You walk down a dirt path in a Haitian village and come to the edge of someone’s yard, called a lakou. It’s more than a yard. Much of life happens outside—washing clothes, repairing farm tools, cooking, eating. Walking directly into this space would be like barging through someone’s front door in Pittsburgh.
You call out, Honé, meaning “honor.” This announces that you visit with honor for them, their family, their property. You’re acknowledging their humanity, their dignity, their right of response. You’re confirming that it’s up to them whether you will enter and on what terms.
Respé, meaning “respect,” is the word you wait to hear. Perhaps the woman over a pot of rice in the cooking shack recognizes your voice and calls out without seeing you. Or maybe it’s someone you’ve never visited before, and the person walks up without saying respé to inquire about the reason for your visit. Honor and respect are established as integral to your interactions moving forward.
The ritual slows one down to recognize there is a you and an I, to commit to the work of respect that is ahead. These words are not only said the first time one visits. Best friends still call out honé and await respé.
Respect is having a due regard for the feelings, wishes, and rights of others. This is essential at every stage of doing justice, loving mercy, and walking humbly in the world. If we rush through without slowing down, we may not be offering respect, even if the goal is helping. Sometimes we call out honé and need to wait years to build trust before hearing respé. The pause honors the different circumstances and concerns, the varying hopes and histories and values, whether we’re relating to a next-door neighbor or a community on the other side of the world.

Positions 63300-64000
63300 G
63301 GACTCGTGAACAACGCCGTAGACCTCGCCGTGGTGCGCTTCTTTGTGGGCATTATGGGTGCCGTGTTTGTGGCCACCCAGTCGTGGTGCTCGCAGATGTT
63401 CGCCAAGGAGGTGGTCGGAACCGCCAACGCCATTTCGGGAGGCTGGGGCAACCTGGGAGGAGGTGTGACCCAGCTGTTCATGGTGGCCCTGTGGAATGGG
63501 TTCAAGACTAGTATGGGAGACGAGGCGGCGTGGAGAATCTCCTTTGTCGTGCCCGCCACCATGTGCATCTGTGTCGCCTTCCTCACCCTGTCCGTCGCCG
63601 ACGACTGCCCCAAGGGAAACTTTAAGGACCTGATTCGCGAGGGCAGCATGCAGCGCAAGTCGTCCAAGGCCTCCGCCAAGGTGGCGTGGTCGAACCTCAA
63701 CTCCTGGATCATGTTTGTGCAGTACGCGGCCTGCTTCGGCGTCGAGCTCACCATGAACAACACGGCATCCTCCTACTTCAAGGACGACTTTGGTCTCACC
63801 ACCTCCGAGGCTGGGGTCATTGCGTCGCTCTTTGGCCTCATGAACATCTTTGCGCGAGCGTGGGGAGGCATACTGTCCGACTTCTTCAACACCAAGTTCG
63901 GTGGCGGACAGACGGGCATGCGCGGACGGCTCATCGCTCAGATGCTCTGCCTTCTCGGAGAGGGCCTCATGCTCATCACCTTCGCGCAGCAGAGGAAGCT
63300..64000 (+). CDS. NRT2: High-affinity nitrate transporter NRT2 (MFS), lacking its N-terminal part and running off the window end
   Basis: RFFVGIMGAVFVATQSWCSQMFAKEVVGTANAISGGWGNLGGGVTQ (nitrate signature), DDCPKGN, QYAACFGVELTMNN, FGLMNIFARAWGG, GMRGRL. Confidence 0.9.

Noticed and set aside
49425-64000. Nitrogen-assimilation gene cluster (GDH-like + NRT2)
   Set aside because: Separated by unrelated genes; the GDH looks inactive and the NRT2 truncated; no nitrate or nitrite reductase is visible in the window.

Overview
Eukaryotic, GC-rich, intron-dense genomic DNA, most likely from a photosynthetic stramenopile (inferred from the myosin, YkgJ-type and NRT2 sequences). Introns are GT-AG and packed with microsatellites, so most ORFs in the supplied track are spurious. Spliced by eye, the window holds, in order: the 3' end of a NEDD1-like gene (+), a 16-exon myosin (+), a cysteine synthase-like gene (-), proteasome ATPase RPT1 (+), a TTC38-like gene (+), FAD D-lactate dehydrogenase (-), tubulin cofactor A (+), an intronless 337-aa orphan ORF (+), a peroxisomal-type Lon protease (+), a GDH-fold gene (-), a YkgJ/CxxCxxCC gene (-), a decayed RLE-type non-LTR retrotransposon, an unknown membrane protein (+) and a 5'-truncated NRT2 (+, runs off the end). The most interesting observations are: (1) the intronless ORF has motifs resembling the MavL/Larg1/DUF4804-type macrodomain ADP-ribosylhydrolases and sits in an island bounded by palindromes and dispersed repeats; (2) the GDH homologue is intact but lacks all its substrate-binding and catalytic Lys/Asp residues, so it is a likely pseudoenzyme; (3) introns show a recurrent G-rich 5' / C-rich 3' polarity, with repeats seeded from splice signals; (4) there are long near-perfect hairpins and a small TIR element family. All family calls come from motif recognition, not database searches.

“In everything, do to others what you would have them do to you,” Jesus said (Matt. 7:12). We’re often inspired by the Golden Rule to help others. People are walking barefoot where the terrain is tough, and shoelessness can make someone uncomfortable and vulnerable to disease. It’s good to think, If I didn’t have shoes in that situation, I’d want shoes. Let’s give them shoes!
The question is whether we will slow down enough to show respect by considering every implication. Will local shoe vendors go out of business if the market is flooded with free shoes? What if the donated shoes wear down too quickly and cause other health problems? Who will gain or lose power in the local community because of how we distribute the free shoes? Does it contribute to any systemic problems if they come from white Westerners? Is there a more cost-effective way to help people buy their own?
Honé-respé slows down to see things in their true complexity and then emerges with humble but determined vision. We give people the respect they deserve and together find our way to better solutions.
Taken from Slow Kingdom Coming by Kent Annan. Copyright © 2016 by Kent Annan. Used by permission of InterVarsity Press, P.O. Box 1400, Downers Grove, IL 60515.
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